N-5808 Bergen
                  Phone: (+47) 55 96 70 00
                  Telefax (+47) 55 96 76 99


                  • #24
                    Lacquer? That doesn't sound so great. I quick Google led me to this:

                    From Environ Health Perspect. 1995 June; 103(6): 608612.
                    PMCID: PMC1519121
                    Xenoestrogens released from lacquer coatings in food cans.
                    We present data showing that some foods preserved in lacquer-coated cans and the liquid in them may acquire estrogenic activity. Hormonal activity was measured using the E-screen bioassay. The biological activity of vegetables packed in cans was a result of plastic monomers used in manufacturing the containers. The plastic monomer bisphenol-A, identified by mass spectrometry, was found as a contaminant not only in the liquid of the preserved vegetables but also in water autoclaved in the cans. The amount of bisphenol-A in the extracts accounted for all the hormonal activity measured. Although the presence of other xenoestrogens cannot be ruled out, it is apparent that all estrogenic activity in these cans was due to bisphenol-A leached from the lacquer coating. The use of plastic in food-packaging materials may require closer scrutiny to determine whether epoxy resins and polycarbonates contribute to human exposure to xenoestrogens.

                    Too bad, King Oscar is my favorite brand.
                    My blog: Pretty Good Paleo
                    On Twitter: @NEKLocalvore


                    • #25
                      I received this reply from King Oscar after expressing my displeasure with the lacquer coating:

                      All aluminium containers are coated with a lacquer that is protecting the content from the aluminium (or metal) in the can.
                      Metal containers without protecting coating/lacquer will contaminate food content.

                      King Oscar buy cans from manufacturer in Canada and Europe.
                      All internal lacquers in our cans are formulated according to the food contact requirements from the FDA (CFR 21, 175.300) and relevant European legislation (i.e. Reg. 1895/2004 and Reg. 1895/2005).
                      Lacquers are formulated without any use of epoxy resins such as BADGE, BFDGE and NOGE. No Bisphenol A is used in the formulation of the lacquers and their raw materials.

                      Does anyone have relevant info about the safety of this type of coating?


                      • #26
                        Originally posted by codeguy
                        In the US, you can buy Brunswick Sardines in Water, No Salt Added. This is one of my favorites. I can put hot sauce on them and not be adding it to sardines already loaded with salt.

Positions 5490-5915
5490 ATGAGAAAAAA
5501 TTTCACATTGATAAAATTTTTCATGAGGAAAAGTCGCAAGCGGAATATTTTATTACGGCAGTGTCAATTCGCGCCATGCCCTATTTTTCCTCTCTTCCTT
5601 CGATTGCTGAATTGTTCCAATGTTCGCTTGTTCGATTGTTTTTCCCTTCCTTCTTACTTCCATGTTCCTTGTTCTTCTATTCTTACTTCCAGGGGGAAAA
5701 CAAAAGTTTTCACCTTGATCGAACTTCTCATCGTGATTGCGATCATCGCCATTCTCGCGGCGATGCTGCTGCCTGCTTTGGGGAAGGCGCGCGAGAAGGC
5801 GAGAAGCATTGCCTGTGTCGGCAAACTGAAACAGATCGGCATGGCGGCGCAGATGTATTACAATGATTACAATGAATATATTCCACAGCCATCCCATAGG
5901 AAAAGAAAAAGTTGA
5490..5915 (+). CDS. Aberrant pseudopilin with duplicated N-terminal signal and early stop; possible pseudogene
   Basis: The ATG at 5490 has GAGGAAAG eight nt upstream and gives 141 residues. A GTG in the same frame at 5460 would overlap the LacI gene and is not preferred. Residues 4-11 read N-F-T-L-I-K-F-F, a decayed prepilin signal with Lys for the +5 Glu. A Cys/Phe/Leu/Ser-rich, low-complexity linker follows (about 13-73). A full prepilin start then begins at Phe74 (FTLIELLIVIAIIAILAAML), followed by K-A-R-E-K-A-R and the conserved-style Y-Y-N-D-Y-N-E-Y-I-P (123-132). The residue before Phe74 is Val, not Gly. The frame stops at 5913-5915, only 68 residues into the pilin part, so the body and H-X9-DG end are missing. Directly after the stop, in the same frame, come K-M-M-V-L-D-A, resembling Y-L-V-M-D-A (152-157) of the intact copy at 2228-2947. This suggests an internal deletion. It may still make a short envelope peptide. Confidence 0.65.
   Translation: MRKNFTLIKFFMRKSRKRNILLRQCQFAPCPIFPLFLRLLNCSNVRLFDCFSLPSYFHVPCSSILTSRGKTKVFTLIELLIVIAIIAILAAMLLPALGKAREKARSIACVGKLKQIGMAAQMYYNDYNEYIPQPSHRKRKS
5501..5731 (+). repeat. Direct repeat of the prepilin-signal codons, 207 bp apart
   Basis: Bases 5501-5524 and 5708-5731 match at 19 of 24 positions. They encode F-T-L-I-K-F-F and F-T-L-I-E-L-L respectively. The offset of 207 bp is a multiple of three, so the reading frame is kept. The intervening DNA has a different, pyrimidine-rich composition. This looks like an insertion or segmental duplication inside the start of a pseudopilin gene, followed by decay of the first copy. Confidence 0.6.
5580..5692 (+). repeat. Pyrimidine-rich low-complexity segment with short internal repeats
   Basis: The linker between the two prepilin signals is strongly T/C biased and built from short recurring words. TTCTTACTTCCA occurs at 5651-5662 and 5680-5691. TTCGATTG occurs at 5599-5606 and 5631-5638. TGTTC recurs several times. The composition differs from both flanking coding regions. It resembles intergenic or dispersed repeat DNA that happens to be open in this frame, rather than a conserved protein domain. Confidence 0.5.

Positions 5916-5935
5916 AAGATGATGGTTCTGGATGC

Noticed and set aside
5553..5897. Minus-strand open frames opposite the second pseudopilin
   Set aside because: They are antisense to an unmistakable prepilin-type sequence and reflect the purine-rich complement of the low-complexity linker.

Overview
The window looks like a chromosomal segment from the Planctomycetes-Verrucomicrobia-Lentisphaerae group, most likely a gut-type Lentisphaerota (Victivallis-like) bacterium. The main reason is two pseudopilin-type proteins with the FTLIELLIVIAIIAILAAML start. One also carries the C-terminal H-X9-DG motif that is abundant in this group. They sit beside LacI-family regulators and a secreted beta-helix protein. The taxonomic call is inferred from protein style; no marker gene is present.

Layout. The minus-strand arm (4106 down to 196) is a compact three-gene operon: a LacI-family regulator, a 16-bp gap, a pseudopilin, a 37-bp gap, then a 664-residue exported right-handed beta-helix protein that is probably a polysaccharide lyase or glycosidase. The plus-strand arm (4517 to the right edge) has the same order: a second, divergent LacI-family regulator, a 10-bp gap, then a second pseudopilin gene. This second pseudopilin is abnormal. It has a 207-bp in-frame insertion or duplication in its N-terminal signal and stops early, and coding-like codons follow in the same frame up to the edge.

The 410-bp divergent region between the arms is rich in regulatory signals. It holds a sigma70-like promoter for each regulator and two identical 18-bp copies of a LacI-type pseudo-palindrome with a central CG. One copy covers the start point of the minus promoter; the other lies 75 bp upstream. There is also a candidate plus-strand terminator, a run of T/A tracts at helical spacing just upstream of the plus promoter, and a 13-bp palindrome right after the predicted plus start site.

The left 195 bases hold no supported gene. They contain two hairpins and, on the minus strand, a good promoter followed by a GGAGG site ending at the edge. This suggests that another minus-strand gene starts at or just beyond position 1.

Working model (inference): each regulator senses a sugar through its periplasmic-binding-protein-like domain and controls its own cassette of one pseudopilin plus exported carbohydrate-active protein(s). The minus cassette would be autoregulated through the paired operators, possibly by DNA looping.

You can buy those in Australia too. They are the ones I eat.
                        A steak a day keeps the doctor away


                        • #27
                          All aluminum sardine cans have to have a lacquer coating so that they can be fabricated and to protect the metal from oxidizing when exposed to the packed product. Water and salt will slowly corrode and create holes in the can over time without a good coating.

                          Currently, all of the US produced sardine cans have BPA containing lacquers. However the amount of BPA that could be extracted is very very low. BB and Conners have been working to replace this coating and it may happen soon but there is no current legislative requirement to remove the BPA coatings.

                          This will only change by contacting the company and expressing your views and opinions as consumers. It is a little disturbing that the PR group from BB is saying that there is no coating.


                          • #28
                            hmmm ill keep eating sardines, canned mackerel, canned clams and live on the edge
                            Get on my Level


                            • #29
                              i LOVE sardines and all fish in general, but can only eat small ones due to mercury toxicity. i eat pickled herring, which comes in glass jars, so no worry about toxic linings or aluminum. but i do eat lots of canned sardines too, and i'm glad i read this post. that sucks about the aluminum and bpa. i don't need more heavy metals or toxins. i wish we could buy fresh raw sardines here in the US. in japan i had raw sardines and they were yummy. i do eat wild alaskan salmon that i order from alaska too. although im' really not supposed to eat anything from the ocean, including seaweeds and sea salt. chlorella, etc. i've heard from a few people that EVERYTHING is contaminated. oh well, what can we do...........


                              • #30
                                Originally posted by pucca View Post
                                i wish we could buy fresh raw sardines here in the US.
                                Try an Asian grocery store. I went to H-mart today and they had fresh, whole, wild-caught sardines there...
                                * Pixy's Quest for Regaining Health *